HIV risk factors among adolescent and young adults: A geospatial–temporal analysis of Mozambique AIDS indicator survey data


In a developing country, it is very crucial to know where the HIV/AIDS epidemic is much more prevalent and where direct interventions are needed, especially when managing limited and scarce resources. We therefore examine the spatial distribution of HIV in Mozambique, and also assess how the epidemic evolved over a six-year period (2009–2015), with respect to potential risk factors among adolescents and young adults. We used data from the 2009 and 2015 Mozambique AIDS indicator surveys. The data were analysed jointly, by extending the work of Muleia et al. (2020) to allow for different bivariate spatial smoothing functions for both surveys. The results showed considerable spatial variation. From 2009 to 2015, the probability to be HIV positive reduced by 43.6% for young women. The results also showed dependence of the probability for HIV infection on sociodemographic factors. The findings herein will help health officials design efficient target interventions.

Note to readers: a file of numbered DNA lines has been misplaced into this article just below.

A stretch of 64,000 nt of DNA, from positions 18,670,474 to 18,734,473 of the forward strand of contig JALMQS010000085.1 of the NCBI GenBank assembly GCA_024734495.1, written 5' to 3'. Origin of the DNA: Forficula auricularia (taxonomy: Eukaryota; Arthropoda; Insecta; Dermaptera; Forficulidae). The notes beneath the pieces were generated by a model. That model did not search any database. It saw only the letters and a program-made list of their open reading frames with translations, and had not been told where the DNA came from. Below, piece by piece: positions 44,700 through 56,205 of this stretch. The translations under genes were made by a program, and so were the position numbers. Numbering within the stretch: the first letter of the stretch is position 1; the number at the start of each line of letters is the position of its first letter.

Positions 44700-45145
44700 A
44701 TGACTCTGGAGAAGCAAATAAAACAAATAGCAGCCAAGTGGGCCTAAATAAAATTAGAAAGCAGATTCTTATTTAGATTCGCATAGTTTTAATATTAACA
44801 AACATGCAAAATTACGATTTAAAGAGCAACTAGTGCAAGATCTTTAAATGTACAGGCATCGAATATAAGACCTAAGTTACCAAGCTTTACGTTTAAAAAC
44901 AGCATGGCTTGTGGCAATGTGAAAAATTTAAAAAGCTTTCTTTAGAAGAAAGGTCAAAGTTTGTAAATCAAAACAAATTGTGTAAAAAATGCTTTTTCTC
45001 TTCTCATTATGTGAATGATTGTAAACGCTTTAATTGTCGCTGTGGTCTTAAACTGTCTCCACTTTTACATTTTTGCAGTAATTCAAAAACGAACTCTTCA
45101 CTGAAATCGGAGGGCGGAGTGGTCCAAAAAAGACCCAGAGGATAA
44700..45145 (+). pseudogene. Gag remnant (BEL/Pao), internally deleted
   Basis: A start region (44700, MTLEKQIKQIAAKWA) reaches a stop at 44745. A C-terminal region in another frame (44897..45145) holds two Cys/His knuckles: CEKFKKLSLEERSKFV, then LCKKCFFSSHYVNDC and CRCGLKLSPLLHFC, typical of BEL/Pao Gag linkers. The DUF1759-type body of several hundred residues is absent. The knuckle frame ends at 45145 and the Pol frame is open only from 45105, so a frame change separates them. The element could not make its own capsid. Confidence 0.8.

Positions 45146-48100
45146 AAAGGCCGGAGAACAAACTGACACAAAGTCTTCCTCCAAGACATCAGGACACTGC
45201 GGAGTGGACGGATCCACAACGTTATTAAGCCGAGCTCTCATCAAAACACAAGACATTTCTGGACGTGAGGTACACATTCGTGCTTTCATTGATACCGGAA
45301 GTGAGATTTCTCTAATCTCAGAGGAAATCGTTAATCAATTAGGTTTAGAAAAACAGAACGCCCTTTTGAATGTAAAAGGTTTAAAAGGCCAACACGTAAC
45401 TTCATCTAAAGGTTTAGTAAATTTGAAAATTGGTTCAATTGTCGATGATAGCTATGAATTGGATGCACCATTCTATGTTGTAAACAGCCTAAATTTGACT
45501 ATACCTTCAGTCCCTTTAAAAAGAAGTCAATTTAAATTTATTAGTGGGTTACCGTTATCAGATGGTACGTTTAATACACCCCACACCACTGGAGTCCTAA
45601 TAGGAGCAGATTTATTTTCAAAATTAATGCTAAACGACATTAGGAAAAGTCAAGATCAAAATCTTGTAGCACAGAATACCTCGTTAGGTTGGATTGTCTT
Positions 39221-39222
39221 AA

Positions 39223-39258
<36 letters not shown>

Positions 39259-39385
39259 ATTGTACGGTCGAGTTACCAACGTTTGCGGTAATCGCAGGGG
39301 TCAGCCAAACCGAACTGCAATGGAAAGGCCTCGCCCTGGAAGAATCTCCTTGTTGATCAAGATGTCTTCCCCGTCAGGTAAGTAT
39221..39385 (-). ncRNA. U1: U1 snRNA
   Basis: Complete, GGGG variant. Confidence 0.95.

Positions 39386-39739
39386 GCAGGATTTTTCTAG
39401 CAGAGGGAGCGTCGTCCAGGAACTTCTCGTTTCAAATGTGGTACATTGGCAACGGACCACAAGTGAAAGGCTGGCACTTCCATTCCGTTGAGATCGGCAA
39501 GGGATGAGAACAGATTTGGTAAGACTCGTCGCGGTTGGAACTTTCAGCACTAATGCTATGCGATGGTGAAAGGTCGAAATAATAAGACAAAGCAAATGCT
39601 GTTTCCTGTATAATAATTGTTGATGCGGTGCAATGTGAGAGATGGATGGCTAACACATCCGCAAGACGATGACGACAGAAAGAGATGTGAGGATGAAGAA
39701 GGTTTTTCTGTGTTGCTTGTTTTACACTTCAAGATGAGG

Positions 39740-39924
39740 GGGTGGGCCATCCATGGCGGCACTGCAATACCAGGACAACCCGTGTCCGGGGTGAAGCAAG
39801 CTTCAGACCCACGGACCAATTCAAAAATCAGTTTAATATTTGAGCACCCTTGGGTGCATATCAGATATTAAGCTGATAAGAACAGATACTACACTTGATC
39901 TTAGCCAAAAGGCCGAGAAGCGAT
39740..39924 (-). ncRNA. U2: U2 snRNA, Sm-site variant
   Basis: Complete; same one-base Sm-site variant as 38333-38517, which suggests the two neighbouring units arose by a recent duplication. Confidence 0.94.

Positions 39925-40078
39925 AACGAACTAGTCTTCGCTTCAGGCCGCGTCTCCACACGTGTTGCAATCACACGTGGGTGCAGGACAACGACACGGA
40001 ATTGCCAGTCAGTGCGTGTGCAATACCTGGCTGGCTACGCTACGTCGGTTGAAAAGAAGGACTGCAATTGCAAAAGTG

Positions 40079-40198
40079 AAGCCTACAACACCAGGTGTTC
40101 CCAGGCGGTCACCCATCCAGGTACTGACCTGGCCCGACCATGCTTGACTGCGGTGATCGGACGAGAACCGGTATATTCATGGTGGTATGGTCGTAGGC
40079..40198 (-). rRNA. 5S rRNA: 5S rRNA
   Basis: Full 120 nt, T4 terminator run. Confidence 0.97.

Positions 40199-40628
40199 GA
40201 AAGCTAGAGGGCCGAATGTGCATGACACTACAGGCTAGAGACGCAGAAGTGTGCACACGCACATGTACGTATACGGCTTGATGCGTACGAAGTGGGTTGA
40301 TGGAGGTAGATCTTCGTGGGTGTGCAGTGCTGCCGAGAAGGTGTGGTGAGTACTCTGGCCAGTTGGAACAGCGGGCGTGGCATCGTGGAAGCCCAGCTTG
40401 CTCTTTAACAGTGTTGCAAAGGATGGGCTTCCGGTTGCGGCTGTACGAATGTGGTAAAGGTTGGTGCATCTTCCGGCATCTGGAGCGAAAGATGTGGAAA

Spatial and Spatio-temporal Epidemiology